Creating VMware Snapshots with PowerCLI

Posted on December 5, 2013 by Jeff Hicks in VMware with 0 Comments

Without a doubt, one the best reasons to virtualize is the ability to easily roll back to a previous configuration. This is done with the use of snapshots, and VMware is no different. Even better, you can manage the entire process from PowerShell with the PowerCLI cmdlets.

(Editor’s note: Need to catch up? We have loads of PowerCLI articles, including “Getting Started with vSphere PowerCLI,” ” Managing VMware Tools with PowerCLI,” and “Modifying a VM with PowerCLI.”

Using the command line means that you can automate snapshots or manage multiple snapshots with a single command. Perhaps you like to take a daily snapshot of all your running virtual machines as an extra safety precaution. Or maybe you plan on installing a service pack on a number of virtual machines and want an easy roll-back option should problems arise. Today I’ll walk you through using PowerCLI cmdlets to create and manage snapshots.

Creating a Snapshot

To create a snapshot, the virtual machine can be on or off. The snapshot will be created using that state. This might be important because if you roll back a running virtual machine to a snapshot where the virtual machine was stopped, the virtual machine will be stopped. You will use the New-Snapshot cmdlet.

When you create the snapshot you will need to give it a name. Optionally, you can also provide a description. If the virtual machine is running, you can also elect to save the memory state as well with the –Memory parameter. Also, if the virtual machine is running and it has virtual tools installed, you can opt for a quiescent snapshot with –Quiesce. This has the effect of saving the virtual disk in a consistent state. That is, the snapshot occurs without the operating system in the middle of trying to write something to disk. Personally, I always have less problems restoring to a snapshot if I use –Quiesce, although there is a slight trade-off in the time it takes to create the snapshot. In fact, because a snapshot can take a few minutes to create, you may want to create it in the background on the VMware host using –RunAsycn.

I’m going to create a snapshot of one of my running virtual machines.

This combination of parameters will probably take the longest to create, but it should put the virtual machine back in the exact state should I restore to it. You will have to take into account what applications are running that might be adversely affected if you capture and restore memory.

Naturally, if I can do it for one virtual machine, I can do it for many.

With this one line command I got all of my Globomantics virtual machines and created a snapshot for each one called DailySafety. The virtual machines are off which is why I didn’t use –Memory or –Quiesce. But I did create them via a VMware task so I could get my PowerShell prompt back and keep working.


Listing Snapshots

To enumerate snapshots, use Get-Snapshot. The snapshots are associated with the virtual machine, so you’ll need to specify one.

Or you can get a single snapshot by name.

As you can see in Figure 1 below, there is some very valuable information with the snapshot object.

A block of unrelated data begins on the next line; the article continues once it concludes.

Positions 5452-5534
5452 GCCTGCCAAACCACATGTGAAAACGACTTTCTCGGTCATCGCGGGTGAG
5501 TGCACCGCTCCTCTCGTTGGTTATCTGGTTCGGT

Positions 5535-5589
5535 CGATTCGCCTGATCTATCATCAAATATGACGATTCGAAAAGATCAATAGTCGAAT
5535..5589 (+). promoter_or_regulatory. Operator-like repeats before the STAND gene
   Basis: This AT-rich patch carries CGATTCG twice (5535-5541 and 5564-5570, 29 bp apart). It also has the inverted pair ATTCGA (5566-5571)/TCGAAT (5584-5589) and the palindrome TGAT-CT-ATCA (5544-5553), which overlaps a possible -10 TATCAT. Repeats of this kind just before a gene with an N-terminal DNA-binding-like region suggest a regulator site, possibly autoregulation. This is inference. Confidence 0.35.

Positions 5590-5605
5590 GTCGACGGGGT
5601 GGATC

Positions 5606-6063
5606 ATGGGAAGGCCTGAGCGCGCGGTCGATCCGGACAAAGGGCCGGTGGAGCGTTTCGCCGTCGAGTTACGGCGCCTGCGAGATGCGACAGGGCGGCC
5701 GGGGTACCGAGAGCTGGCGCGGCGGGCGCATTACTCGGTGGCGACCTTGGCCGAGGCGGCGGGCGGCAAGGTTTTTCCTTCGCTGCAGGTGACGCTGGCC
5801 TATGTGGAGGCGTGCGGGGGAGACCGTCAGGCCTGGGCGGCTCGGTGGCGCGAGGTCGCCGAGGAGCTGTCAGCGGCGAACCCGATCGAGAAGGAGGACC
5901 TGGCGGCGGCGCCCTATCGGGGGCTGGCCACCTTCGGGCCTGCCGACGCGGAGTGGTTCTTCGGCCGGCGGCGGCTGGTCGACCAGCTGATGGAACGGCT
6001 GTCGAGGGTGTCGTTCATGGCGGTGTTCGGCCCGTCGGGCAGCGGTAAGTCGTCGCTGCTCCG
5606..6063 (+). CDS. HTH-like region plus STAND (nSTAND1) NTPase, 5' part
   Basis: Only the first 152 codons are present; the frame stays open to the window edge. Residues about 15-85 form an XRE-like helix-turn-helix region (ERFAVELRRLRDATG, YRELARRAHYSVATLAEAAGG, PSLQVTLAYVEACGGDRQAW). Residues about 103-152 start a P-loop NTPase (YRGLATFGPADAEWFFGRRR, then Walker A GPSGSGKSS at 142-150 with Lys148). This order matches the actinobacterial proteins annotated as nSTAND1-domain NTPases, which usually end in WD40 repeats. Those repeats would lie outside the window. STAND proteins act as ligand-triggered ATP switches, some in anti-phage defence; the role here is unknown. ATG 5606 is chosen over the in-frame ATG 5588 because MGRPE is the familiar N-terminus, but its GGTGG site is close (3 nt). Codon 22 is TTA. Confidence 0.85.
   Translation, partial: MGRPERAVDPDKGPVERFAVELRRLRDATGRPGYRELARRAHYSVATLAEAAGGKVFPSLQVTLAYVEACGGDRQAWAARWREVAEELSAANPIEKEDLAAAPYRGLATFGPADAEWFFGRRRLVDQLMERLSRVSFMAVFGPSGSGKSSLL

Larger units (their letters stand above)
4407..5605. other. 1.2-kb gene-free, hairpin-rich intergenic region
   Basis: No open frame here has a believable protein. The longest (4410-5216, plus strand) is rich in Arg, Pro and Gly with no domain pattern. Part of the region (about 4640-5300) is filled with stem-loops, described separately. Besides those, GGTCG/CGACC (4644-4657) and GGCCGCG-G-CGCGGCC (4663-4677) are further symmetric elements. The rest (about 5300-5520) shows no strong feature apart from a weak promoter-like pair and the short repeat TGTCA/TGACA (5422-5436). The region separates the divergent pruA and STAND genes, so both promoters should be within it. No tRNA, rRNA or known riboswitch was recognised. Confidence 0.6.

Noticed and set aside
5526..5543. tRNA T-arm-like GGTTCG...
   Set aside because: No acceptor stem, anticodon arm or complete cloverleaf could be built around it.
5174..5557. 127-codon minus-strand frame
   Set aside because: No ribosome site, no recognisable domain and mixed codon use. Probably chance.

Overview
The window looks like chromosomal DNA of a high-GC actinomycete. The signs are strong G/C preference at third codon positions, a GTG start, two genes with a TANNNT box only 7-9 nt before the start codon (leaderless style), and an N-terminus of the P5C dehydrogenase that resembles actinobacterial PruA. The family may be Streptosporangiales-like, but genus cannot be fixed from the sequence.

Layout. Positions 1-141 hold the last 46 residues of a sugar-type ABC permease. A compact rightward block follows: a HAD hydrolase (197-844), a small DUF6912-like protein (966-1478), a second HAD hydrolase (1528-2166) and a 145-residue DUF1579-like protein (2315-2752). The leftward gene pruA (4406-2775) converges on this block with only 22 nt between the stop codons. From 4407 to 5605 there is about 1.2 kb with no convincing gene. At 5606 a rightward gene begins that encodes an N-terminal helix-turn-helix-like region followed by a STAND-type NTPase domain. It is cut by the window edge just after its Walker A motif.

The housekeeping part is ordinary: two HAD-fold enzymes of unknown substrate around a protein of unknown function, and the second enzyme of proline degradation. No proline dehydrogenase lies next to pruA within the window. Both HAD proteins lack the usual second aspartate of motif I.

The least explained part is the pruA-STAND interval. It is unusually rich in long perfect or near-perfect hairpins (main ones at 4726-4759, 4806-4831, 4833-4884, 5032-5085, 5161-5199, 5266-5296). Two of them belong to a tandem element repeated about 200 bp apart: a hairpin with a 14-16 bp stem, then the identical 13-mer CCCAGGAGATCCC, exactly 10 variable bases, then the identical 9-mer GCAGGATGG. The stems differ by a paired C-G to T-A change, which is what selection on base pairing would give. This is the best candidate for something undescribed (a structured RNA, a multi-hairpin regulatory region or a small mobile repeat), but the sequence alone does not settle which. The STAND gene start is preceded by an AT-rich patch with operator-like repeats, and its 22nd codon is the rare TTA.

create Snapshots with PowerCLI get-snapshot

Once you know what to look for, it is relatively simple to create a snapshot report.

As you see in Figure 2, I’m simply displaying results to the console, but you can do whatever you want with the results.

create Snapshots with PowerCLI display results

Or perhaps you want to know how much space each virtual machine is using for snapshots.

You can see my result in Figure 3.

create Snapshots with PowerCLI

With PowerShell there’s almost no limit to how you can slice, dice, and display data.


Restoring from a Snapshot

To restore a snapshot, we will use the Set-VM cmdlet. While you can probably do this with a single command, it might get a little complicated. There’s no reason not break it down into simple parts. First, get the snapshot.

Set-VM can get the virtual machine by name.

Using –Whatif is a nice sanity check. This looks good, so I’ll do it for real.

I am prompted for confirmation after which the virtual machine is restored to its previous state.

Removing Snapshots

Periodically you may want to clean up old snapshots using Remove-Snapshot. The easiest approach is to get the snapshot or snapshots and pipe them to Remove-Snapshot. Some snapshots may have child snapshots so use –RemoveChildren to clean those up as well. My demo snapshot doesn’t have any children so I can easily remove it like this:

If you don’t want to be prompted, include –confirm:$False. Removing a snapshot can be a long process so you might want to take advantage of the RunAsync parameter.

Or, let’s say I want to delete my safety snapshots so that I can take a new set.

In this situation, I have snapshot on multiple virtual machines that use the same name. You have to provide a value for –VM but you can use wildcards. I knew this would take some time to complete so I’m running it asynchronously.

Finally, I might want to remove all snapshots to free up some disk space.


As with all of the PowerCLI cmdlets, take the time to read the complete help and examples. Try my examples in a nonproduction environment. Experiment with quiescence and without. Practice restoring snapshots. The more time you spend at a PowerShell prompt with PowerCLI, the more I think you’ll find managing your VMware infrastructure to be a snap.


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